So too was the European Monitoring Centre for Drugs and Drug Addiction report examining the scientific, political, legislative, commercial and social developments relating to cannabis. Its core audience thus comprises policymakers, sociologists, historians, journalists and those involved in enforcement. The second volume is targeted at drugs professionals working in the fields of treatment, prevention and health care. see: Report Clears the Air on European Marijuana Use The report also claims to debunk the belief that modern-day cannabis is much stronger now than in the past. The report said that is an "urban myth" based on flawed data. Further it determines the relative harms of cannabis to be less than alcohol describing claims of cannabis related harm to self and society as 'weak'. This is in direct contrast to the BERL/POLICE assertions.


"As a result the public faces a daily flow of information on cannabis, some of it well-founded, but some of it militant and at times misleading." A cannabis reader: global issues and local experiences


These tensions have not escaped the attention of the UN consultative organisation with the self descriptive name Law Enforcement Against Prohibition [http://leap.cc/]

LEAP knows the only way to decrease the instances of death, disease, crime, abuse and addiction is to legalize and regulate all drugs. By eliminating the black market drug trade, the multitude of harms caused by drugs would drastically reduce. Continuing the War on Drugs effectively continues the cycle of crime, drug abuse and addiction.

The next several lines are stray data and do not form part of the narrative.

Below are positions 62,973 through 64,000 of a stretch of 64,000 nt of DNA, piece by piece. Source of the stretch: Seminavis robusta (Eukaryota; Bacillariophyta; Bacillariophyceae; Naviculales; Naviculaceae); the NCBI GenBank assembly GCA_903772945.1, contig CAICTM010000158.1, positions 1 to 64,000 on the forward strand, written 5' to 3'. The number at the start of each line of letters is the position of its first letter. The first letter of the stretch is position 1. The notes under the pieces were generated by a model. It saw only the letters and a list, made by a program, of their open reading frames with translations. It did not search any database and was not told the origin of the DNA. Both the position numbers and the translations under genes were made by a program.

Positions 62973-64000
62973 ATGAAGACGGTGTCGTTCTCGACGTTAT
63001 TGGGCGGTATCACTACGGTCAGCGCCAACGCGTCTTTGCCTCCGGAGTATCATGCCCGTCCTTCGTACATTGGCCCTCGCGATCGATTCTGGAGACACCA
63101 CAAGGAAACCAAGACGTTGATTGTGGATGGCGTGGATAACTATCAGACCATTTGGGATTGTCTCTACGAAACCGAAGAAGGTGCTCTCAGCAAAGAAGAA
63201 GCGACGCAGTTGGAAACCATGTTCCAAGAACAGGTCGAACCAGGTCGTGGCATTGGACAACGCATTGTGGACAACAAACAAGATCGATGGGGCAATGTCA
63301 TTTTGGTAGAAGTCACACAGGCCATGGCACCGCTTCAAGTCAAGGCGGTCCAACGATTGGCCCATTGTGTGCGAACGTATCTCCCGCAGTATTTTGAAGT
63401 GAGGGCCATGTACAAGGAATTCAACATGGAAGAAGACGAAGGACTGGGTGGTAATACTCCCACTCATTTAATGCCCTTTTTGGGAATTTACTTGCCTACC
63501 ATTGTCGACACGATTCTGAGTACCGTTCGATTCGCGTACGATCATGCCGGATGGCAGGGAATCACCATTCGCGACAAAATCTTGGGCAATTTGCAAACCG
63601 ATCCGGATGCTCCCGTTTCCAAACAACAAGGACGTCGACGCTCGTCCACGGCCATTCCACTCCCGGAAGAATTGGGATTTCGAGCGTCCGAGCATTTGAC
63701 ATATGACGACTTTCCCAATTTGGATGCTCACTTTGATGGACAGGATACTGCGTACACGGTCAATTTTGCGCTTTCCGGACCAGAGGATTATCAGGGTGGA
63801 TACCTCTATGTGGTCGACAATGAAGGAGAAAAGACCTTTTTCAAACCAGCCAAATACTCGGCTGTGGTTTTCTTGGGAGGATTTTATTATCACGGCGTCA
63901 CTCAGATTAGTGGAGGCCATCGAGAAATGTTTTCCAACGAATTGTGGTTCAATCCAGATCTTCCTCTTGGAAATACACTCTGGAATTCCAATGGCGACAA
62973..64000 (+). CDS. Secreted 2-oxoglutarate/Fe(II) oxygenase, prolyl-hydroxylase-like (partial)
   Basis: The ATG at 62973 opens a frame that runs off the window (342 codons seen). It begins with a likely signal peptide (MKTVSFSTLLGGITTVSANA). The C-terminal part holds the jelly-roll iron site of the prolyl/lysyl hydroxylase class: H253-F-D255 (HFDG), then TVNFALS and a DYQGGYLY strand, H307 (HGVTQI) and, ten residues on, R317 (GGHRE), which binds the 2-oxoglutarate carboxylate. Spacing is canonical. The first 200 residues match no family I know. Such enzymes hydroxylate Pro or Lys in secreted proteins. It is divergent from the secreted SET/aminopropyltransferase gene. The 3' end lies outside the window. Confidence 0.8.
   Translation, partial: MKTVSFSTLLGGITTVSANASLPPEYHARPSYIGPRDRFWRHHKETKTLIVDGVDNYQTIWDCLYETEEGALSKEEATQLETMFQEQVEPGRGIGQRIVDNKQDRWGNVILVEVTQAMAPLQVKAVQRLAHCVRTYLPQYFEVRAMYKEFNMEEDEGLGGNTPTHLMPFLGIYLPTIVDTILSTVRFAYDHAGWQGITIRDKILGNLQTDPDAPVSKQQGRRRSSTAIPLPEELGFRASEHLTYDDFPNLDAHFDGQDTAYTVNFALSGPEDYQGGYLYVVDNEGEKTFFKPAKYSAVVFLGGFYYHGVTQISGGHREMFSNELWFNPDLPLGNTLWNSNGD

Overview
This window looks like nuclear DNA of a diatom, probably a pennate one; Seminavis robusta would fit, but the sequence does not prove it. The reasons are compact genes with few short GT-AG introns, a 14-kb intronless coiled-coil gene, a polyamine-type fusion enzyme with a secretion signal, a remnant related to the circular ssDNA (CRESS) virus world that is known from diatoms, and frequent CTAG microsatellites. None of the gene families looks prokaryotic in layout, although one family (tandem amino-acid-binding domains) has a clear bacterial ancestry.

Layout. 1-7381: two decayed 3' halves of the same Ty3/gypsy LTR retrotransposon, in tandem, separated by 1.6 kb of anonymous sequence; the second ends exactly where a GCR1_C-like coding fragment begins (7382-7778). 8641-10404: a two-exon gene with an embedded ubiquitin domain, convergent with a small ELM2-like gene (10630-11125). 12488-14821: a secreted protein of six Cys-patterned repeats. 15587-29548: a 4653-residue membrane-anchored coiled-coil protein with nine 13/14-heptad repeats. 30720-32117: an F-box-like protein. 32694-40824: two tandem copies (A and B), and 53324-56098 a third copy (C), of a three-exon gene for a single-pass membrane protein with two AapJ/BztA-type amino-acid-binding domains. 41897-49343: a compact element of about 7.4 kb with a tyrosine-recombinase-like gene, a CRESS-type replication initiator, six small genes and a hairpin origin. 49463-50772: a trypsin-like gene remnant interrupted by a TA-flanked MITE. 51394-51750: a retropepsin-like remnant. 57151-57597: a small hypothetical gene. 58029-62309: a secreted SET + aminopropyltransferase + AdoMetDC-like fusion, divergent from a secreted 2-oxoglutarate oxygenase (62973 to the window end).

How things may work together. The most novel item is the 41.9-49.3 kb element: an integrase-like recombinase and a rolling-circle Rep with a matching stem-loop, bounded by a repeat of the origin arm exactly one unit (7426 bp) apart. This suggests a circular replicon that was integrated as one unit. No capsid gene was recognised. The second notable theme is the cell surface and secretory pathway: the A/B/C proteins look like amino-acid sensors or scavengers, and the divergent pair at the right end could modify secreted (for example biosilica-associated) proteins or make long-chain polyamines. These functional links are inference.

Executive Director of LEAP, Judge Jerry Paradis is visiting New Zealand following the highly successful tour by his Law Enforcement Against Prohibition compatriots, Judge Schockett, Detective Lieutenant Jack Cole and Det. Chief Superintendent Eddie Ellison in April 2004 (see link for tour summary of over 80 engagements, including 28 NZ Rotaries).

Judge Jerry Paradis brings a unique flavour to the vexing subject of drug policy that is highly relevant to New Zealand. He is from British Columbia, where cannabis is worth more than Forestry. His knowledge and expertise in Human Rights, Jurisprudence and the emerging international debate that now engaging all manner of Civil Society in the UN processes in Vienna this July. With both a South American insight and studied in the role of Media on Drug Policy his public talks promise to be as stimulating as likely, contentious.

However one feels about drug policy, its success or failures, it is rare to hear someone from 'the bench' with such eminent standing even discuss this subject. This is your opportunity to have Judge Jerry engage with your community. There is no 'drug harm' in listening or asking questions. Is your organisation, community or club interested?

dates available

20th-31st Auckland, Bay of Plenty and Wellington districts.
1st-7th Sept. Christchurch and districts
Other regional venues including Dunedin, Invercargill, by arrangement

For More Information Contact:

Mike Smithson, LEAP Operations Director

mailto:speakers@leap.cc

Blair Anderson, LEAP 2008 tour facilitator

ph (643) 389 4065 cell 027 265 7219
mailto:blair_anderson@bigfoot.com

ref: 2004 New Zealand LEAP Tour
http://www.leap.cc/cms/index.php?name=Content&pid=10